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by Stephen Downes
December 14, 2007

Medellin, Colombia

Photos from Medellin are now available, as well as photos from EduCamp Colombia and my stopover in New York. Enjoy.

I'm still running behind in my coverage and may add an extra issue over the weekend to catch up on some good stuff. But for now, I'm going to listen to science radio.

Oh yeah, almost forgot. Moveable Type is going open source. Woo hoo! See also Miguel Guhlin on this. Stephen Downes, Flickr December 14, 2007 [Link] [Tags: ] [Comment]

An Educational Technology Dead End?
An instructor, following a disappointing experience with Sakai, wonders whether the LMS isn't a dead end. As a wise faculty member once said to me, 'Faculty only learn one or two new technologies every two or three years--and adding an attachment to e-mail counts as two of those.' Why not try to slip a single-system solution into their lives as a single technology? The answer may be that course management systems can just as easily stifle learning as enable it." Leslie Madsen Brooks, BlogHer December 14, 2007 [Link] [Tags: , ] [Comment]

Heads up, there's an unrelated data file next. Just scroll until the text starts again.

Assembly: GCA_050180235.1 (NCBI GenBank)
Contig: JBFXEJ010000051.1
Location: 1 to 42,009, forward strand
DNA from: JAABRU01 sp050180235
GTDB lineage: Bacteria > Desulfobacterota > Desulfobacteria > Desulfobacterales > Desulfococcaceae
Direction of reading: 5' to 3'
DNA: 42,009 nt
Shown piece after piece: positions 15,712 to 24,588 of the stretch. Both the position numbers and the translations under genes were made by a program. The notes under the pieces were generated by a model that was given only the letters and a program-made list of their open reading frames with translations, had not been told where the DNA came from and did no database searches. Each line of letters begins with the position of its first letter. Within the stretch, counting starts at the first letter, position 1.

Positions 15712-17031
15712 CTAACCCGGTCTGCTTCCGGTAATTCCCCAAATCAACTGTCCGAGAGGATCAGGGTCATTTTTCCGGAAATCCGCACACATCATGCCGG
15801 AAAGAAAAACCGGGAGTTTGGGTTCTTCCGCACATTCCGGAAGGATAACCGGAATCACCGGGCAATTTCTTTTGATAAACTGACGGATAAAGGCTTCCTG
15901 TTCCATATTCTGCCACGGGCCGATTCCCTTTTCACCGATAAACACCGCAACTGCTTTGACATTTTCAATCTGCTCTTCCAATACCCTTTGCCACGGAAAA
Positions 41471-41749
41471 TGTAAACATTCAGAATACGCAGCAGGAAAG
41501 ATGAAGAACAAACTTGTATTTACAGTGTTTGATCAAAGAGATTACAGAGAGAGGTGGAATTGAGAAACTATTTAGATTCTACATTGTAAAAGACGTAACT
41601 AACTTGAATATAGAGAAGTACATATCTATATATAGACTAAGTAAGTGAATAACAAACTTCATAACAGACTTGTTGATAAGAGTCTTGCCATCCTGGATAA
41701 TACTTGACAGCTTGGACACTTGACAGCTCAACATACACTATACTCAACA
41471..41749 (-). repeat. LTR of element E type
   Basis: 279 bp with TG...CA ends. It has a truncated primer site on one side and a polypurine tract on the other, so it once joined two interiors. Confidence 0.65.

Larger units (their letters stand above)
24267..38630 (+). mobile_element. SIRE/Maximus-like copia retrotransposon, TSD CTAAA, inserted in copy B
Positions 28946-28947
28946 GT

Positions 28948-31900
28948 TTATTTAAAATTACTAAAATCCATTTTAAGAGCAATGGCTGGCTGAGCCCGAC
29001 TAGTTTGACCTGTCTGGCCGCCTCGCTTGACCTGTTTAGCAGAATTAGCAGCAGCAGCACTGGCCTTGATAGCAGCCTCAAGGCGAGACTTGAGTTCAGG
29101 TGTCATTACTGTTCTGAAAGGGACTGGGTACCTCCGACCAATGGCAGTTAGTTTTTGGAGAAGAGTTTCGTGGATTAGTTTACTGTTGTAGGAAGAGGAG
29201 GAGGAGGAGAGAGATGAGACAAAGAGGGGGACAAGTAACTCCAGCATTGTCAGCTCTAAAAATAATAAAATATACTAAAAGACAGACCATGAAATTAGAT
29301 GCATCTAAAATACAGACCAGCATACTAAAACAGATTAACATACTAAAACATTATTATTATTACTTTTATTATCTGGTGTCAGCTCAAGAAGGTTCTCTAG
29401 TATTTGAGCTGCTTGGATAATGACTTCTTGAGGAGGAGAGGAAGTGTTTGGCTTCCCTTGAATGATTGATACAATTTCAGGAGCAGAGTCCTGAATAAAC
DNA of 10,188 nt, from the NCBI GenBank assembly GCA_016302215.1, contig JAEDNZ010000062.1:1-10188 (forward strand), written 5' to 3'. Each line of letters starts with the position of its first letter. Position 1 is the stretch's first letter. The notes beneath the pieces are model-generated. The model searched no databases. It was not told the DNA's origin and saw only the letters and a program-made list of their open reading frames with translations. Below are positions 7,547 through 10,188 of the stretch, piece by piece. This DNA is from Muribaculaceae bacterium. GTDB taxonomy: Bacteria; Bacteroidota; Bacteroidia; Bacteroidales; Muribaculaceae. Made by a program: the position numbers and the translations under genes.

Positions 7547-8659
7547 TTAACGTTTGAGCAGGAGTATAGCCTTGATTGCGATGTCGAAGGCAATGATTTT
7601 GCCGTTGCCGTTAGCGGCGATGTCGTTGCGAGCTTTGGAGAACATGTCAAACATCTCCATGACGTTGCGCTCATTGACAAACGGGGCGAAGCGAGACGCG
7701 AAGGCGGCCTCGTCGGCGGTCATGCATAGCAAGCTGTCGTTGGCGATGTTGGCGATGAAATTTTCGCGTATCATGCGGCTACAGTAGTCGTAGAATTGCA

MPAA'S University Toolkit Hit with DMCA Takedown Notice After GPL Violation
I guess there's nothing new here, but it bears repeating that the publishing and motion picture industry values copyright protection only insofar as it benefits the publishing and motion picture industry. And it's had not to see the irony in the MPAA basing its anti-piracy toolkit on open source software. Meanwhile, Mark Luker and Michael Petricone respond forcefully to the depiction of "Piracy U" by Dan Glickman of the MPAA. "The focus on campus networks is simply misplaced. Eighty percent of college students live off campus. And of the thousands of infringement lawsuits filed by the RIAA, less than 5 percent target college students." cel4145, Kairosnews December 14, 2007 [Link] [Tags: , , , , , ] [Comment]

Netherlands Adopts Open-Source Software